Gender support plans are fairly common in Rimmer’s line of work, and in her experience, they’re an invaluable resource for transgender students and their loved ones.
“It’s a shared understanding of what a specific trans young person needs,” she told Queen City Nerve. “It gives the young person agency and advocacy over their own lives. It really means that how to support an individual student is up to that individual student.”
Josephine and their mother agree, but they also see some opportunities for improvement.
“I don’t think we should be the ones who have to initiate it,” Josephine’s mother said. “As soon as a student is asking teachers to use a different name or different pronouns, [a gender support plan] should be something that the counselors start talking to a student about.”
That has been what Concelman has worked to accomplish over the last three years, though he acknowledged that there are young people whom CMS is missing. He thinks the outreach is working, though, for the most part.
“Based on national and our own in-house statistics like the Youth Risk Behavior Survey, there are more kids out there that we need to reach, but the numbers from when we started are totally different from now,” he said.
While the most recently available Youth Risk Behavior Survey results show an uptick in the percentage of Mecklenburg County high school students who say they’ve been teased or bullied by someone who thought they were gay, lesbian or bisexual — from 10% in 2013 to 14% in 2019 — it does not make any mention of gender identity.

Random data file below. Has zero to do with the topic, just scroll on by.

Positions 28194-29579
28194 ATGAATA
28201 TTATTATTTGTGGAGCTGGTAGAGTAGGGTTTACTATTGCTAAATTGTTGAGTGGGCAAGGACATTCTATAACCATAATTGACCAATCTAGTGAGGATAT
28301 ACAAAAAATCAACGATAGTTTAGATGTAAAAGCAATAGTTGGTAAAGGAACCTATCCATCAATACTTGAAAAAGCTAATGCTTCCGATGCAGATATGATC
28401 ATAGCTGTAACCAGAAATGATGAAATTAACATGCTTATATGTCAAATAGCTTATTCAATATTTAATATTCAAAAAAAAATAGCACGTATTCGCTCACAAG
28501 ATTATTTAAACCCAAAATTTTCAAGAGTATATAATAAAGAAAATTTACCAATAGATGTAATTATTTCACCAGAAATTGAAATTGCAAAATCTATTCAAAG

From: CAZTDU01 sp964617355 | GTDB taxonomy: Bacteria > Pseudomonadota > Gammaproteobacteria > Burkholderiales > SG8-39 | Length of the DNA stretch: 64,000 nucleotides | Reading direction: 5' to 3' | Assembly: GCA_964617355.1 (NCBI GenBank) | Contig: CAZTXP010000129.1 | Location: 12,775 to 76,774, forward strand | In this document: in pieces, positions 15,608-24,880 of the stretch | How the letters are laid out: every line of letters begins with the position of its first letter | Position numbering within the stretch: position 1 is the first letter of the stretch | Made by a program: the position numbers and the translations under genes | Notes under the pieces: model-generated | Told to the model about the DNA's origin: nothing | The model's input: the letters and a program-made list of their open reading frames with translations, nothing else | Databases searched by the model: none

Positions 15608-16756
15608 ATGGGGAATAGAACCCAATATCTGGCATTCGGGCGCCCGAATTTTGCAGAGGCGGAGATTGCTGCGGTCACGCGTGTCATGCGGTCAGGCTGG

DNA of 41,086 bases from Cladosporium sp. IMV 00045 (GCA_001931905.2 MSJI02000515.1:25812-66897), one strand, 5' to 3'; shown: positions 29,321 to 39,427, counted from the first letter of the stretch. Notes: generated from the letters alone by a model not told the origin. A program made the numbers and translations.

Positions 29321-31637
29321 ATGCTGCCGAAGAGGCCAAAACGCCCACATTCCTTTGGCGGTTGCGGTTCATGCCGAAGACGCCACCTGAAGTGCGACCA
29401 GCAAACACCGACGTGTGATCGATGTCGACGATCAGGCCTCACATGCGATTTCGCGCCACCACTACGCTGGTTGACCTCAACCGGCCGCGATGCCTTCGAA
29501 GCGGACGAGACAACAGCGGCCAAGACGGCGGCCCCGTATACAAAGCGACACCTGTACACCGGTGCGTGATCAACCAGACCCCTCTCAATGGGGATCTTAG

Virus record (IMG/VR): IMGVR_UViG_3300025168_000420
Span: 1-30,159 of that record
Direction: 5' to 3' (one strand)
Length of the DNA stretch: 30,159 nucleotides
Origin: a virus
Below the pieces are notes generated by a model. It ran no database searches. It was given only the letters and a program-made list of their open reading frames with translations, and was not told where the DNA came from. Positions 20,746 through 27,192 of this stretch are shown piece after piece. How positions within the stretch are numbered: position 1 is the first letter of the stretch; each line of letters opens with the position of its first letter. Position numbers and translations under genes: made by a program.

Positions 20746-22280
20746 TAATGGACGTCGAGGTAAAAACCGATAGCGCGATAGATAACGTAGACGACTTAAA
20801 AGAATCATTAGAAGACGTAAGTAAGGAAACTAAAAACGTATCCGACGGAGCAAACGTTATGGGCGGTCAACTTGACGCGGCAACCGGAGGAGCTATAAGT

To Josephine and their mother, the CMS gender support plan remains a great resource for her social transition, yet Josephine thinks it’s just a start for what CMS can do to support transgender kids.
“I think the biggest thing they need to do is install gender-neutral bathrooms in every single school across the board,” she said.
Though CMS has policies supporting bathroom and locker room usage based on gender and not assigned sex, Josephine said she would feel safer in the single-use, gender-neutral restrooms her teachers use.
Rimmer cited similar worries from other transgender young people she works with. Those concerns most regularly involve feeling secure in the bathroom, dealing with transphobic educators and, above all, navigating public school safely. Most trans students agree gender support plans are just one piece of the puzzle.
“A gender support plan is simply a conversation to have in order to support one specific trans kid,” Rimmer said. “Beyond that, I think there is a lot more that school systems, educators, admin teams, other folks can do in order to mitigate the concerns I’m seeing with trans kids.”
Despite the work to be done, Rimmer still encourages trans kids to use what support is currently being offered.
“There are people out there that will genuinely support you,” she said. “Even if it’s not your school system, if it’s not your family system, if it’s not the health-care system, you will still find those spaces. Finding that support will lead you to get even more support. So keep digging.”
*Josephine’s name has been changed to protect their privacy.
This work by Queen City Nerve is licensed under a Creative Commons Attribution-NonCommercial 4.0 International License.